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Donald Trump’s election in 2016 as president of the United States (US) sent shockwaves around the world. Less shocking is the mark he has left on the Middle East, although he may have irrevo-cably changed American influence in the region. From Syria to Saudi Arabia, here is a look at how Trump’s White House has bullied, brokered and battled its way across the region.
Syria: Punishment and Pullout
Syria has been the standout issue in the Middle East for nearly a decade. However, initially Trump, like his predecessor Barack Obama, was short on strategy, despite his campaign-trail promise to “bomb the s***” out of Islamic State (IS). Like Obama, he used the Kurds to fight IS, supplying them with arms, training and massive air support. His most notable moves were strikes against Ba-shar al-Assad’s regime for its use of chemical weapons – putting Obama’s ‘red lines’ to shame – and the decision to pull out of Syria altogether.
Trump was reportedly horrified by reports of a sarin gas attack on Syrian citizens, ordering a campaign of missile strikes on regime targets. Although the strikes themselves did not amount to much, the order immediately marked his policy as different from his predecessor’s, raising some hopes that he might use his power for good in the region. However, it is his unwillingness to keep America’s military in Syria that will likely define his presidency. The withdrawal of US forces, announced in January 2019 on Twitter, surprising even his defence minister, looks set to end significant US involvement in the region’s most infamous war, which is already heavily influenced by Russia and Iran.
Turkey: Highs and Lows
Trump’s stance toward Turkey has gone from one extreme to the other. However, this testy relationship was in part inherited from Obama, who had long challenged Turkish President Recep Tayyip Erdogan’s growing authoritarianism after the Gezi protests of 2013. This only intensified with the purge of Turkish society that followed the attempted coup in 2016.
For much of his first two years in office, Trump had a difficult relationship with Turkey’s leaders. Much of the tension centred around the detention of Andrew Brunson (as well as other US-Turkish citizens), with Trump even using tweets threatening economic sanctions to force Brunson’s release. Relations have since warmed, although the US Congress’ decision to block the sale of F-35 jets to Turkey caused Ankara to purchase Russian S-400 missiles instead, invoking fresh US ire.
Yet the two leaders reportedly communicate regularly on the phone, working on issues of mutual interest, primarily Syria. This has resulted in Trump offering Erdogan a prize he has been after for years, namely the establishment of Turkish-controlled ‘safe zones’ along the Syrian-Turkish border that would allow Ankara to crush Kurdish militant groups. Senior US officials immediately tried to avert such a violent turn of affairs. But Washington’s decision to pull out of Syria regardless paves the way for Turkey to dominate Syrian territories beyond its borders.
Israel-Palestine: Dangerous New Chapter
Trump’s Middle East policy may be best remembered for his actions toward Israel. He has been unapologetically on Israel’s side since well before his election, making promises that go far beyond accepted US policy with regards to the Israeli-Palestinian conflict.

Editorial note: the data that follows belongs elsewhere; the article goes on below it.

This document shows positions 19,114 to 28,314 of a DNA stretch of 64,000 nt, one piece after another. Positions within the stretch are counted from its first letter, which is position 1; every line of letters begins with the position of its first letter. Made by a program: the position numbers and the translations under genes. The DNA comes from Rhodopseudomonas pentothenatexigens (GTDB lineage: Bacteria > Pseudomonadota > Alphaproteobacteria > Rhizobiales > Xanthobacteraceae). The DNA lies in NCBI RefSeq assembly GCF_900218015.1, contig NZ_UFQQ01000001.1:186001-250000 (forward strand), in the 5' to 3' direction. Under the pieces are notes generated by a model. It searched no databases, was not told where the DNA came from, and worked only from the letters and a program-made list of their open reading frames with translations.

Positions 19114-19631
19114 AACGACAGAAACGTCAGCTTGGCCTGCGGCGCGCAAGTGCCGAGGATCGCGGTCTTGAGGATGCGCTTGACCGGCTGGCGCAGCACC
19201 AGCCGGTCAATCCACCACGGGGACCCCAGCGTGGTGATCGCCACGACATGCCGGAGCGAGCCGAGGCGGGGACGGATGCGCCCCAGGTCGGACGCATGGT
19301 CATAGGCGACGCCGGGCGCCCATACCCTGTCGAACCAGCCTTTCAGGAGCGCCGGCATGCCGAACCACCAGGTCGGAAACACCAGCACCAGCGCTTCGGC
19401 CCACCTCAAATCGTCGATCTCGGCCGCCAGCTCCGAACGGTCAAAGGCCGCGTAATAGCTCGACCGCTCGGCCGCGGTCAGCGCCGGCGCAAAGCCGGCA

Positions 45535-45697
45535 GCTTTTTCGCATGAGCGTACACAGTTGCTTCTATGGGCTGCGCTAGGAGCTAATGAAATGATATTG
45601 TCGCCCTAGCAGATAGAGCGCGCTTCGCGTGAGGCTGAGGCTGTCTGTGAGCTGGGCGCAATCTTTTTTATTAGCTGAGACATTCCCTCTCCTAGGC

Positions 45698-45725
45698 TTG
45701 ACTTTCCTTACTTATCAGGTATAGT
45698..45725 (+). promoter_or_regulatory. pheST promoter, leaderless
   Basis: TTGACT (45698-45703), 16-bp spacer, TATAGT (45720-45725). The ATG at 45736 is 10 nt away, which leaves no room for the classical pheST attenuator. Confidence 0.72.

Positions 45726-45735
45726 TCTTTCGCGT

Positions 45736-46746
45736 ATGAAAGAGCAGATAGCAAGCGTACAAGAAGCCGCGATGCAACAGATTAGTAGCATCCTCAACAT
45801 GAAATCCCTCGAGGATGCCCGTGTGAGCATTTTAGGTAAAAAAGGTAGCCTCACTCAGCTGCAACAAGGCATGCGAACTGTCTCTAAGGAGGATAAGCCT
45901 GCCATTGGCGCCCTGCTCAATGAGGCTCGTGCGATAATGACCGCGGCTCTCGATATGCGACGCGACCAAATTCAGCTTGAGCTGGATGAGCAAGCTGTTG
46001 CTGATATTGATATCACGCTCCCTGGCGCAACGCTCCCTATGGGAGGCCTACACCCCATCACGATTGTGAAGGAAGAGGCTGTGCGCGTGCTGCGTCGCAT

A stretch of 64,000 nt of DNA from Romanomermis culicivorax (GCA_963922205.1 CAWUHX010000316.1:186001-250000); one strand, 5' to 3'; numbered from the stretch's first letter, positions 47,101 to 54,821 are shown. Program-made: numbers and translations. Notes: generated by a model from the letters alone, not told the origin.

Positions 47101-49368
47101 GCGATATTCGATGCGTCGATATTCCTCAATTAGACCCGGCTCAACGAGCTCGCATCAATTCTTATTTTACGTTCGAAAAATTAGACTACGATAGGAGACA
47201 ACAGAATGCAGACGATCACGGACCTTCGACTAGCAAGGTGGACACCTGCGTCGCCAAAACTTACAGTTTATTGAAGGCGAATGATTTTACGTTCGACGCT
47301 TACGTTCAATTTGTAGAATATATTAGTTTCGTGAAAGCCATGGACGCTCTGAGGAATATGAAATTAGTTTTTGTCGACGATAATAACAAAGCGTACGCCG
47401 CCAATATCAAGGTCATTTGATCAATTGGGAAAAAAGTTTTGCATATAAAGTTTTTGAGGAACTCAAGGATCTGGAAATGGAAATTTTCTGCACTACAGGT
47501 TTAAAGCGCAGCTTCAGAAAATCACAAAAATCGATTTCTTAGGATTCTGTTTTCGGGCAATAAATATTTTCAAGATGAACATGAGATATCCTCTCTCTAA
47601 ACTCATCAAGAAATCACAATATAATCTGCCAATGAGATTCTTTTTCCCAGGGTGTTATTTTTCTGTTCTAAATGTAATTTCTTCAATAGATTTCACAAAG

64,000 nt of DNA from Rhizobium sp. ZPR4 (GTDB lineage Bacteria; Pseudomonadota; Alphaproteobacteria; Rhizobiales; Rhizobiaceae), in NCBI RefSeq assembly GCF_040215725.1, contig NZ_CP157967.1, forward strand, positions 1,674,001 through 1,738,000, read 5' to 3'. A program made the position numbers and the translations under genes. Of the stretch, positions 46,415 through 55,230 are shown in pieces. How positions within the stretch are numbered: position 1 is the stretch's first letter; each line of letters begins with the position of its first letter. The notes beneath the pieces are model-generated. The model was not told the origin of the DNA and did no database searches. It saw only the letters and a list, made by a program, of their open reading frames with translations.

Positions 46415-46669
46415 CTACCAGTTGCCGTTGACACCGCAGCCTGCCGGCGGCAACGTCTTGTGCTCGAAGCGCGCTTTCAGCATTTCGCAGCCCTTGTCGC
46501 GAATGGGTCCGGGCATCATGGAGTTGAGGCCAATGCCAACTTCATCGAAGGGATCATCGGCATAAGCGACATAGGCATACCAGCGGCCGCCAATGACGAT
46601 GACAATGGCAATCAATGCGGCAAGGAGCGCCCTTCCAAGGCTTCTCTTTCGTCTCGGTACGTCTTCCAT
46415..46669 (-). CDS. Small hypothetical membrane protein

The centrepiece of this policy is Trump’s decision to recognize Jerusalem as Israel’s capital and to move the US embassy there from Tel Aviv, overturning decades of US neutrality on the issue of Jerusalem’s sovereignty. Several other countries have followed suit, giving Israel’s claim to Jerusalem unprecedented international legitimacy. Trump has also remained silent about Israel’s repeated moves to expand its settlements in the West Bank. All this has come at the cost of the Palestinians, with the White House treating them not as a long-oppressed population but as one that must accept its status as a conquered people without complaint.
Trump’s son-in-law, Jared Kushner, oversaw negotiations for talks between the two sides, which were described as a complete failure, principally because the US refuses to consider both sides as equals. With Trump’s former United Nations’ rep-resentative Nikki Haley willing to openly lambast anything pro-Palestinian, the administration has been one of the most anti-Palestinian for decades, even stripping UNRWA, the UN Palestinian refugee agency, of much of its funding. With Trump in office, the future of Palestinian rights and statehood looks bleak.
Iraq: Gone and Forgotten
Although Trump has never been keen on US military involvement in the Middle East, he allowed US forces to play a major role (if one largely off the frontlines) in the fight against IS. US airpower and support were integral to IS’ territorial defeat in Iraq, but Trump has since shown little enthusiasm for longer term support to repair the damage caused by the fundamentalist organization.
Much of Mosul lies in ruins and the US – like most Western states – has been reluctant to take back its citizens who joined IS and were captured in Iraq (although it has taken a small number). Further-more, Trump’s administration appears to have little interest in ensuring proper reconstruction, real justice and fair trials in Iraq, potentially laying the groundwork for the same grievances that allowed IS to flourish in the first place.